One of the functions that we have found particularly useful is the creating/assigning categories. In our annual customer service satisfaction survey, for example, we ask a few open-ended questions about what we are doing well and what we can improve. Since we get hundreds of responses, we need an effective way to analyze them and see trends. FluidSurveys allows us to “tag” each response with one or more categories that we create, and then analyze the results.
For example, we could have a category for “longer phone hours” which we could assign to each response that requested we lengthen our phone hours. From there, we can simply view a nice chart to see how many people made each suggestion, and use this information to guide how we improve our customer service.
Another neat reporting function is word cloud. It visualizes text responses so If you have a response that is submitted more than others, that response or word will be represented with a larger font size. Word cloud is a great way to visually show the trends of large amounts of data. For example, if I wanted to quickly see who has participated in my survey, I simply create a word cloud report of their job title:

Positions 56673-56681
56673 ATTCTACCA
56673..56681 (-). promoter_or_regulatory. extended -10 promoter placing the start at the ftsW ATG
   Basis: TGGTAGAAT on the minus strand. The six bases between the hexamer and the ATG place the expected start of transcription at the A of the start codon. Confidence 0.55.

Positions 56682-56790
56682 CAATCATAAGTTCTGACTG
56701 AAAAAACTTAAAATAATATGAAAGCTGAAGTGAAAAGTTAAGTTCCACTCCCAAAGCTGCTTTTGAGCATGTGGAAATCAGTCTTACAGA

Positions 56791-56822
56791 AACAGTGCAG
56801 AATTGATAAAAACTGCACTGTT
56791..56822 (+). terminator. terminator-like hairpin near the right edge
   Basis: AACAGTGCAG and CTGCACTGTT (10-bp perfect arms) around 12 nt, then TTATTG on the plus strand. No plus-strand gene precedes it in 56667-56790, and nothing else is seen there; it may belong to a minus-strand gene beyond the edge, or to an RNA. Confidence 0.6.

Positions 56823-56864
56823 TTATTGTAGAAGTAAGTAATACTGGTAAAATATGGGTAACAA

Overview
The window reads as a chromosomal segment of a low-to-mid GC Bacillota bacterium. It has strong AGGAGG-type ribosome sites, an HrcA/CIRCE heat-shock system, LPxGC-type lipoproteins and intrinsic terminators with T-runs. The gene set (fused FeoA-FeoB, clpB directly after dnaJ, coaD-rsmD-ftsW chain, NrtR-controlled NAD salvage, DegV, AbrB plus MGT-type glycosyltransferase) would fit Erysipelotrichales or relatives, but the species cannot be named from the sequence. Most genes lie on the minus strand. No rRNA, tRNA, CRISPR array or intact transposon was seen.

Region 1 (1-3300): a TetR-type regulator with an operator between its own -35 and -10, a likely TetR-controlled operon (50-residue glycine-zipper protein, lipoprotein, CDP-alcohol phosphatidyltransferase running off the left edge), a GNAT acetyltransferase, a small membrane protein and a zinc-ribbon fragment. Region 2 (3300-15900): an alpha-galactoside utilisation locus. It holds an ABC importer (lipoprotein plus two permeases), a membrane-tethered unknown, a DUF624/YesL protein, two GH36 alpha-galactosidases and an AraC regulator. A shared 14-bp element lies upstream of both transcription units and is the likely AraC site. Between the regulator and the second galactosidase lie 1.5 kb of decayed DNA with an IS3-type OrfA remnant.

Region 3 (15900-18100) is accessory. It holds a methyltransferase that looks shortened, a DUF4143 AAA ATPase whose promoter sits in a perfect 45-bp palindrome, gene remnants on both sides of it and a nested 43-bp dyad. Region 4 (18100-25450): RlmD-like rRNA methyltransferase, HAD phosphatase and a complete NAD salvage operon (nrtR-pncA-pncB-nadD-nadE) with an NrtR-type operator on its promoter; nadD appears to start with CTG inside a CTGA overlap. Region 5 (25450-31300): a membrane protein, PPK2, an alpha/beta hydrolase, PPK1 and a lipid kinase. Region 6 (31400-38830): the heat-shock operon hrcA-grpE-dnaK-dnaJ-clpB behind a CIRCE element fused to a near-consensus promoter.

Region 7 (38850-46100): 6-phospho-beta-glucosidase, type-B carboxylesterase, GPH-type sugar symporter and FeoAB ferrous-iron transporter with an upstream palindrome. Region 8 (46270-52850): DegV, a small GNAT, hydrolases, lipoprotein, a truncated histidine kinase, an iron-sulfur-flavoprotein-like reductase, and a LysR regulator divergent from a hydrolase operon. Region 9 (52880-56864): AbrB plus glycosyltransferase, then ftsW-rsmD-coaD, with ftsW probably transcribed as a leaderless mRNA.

As I mentioned, there are some times when you want to be able to take the data out of FluidSurveys. Maybe you want to export your report to show the board, or maybe you want the raw data in Excel so you can do further analysis. Whatever the reason, FluidSurveys gives you lots of options as you can export to Excel, CSV, Word, PowerPoint and PDF.
If your survey needs are quite simple, I will give Joyce credit and admit that Google Forms is a great option. However if you are looking for more advanced features, wanting to brand the survey for your organization, or would like more powerful analytics tools, then FluidSurveys could be a great solution for you.
Have you used FluidSurveys? Feel free to share any comments or thoughts below!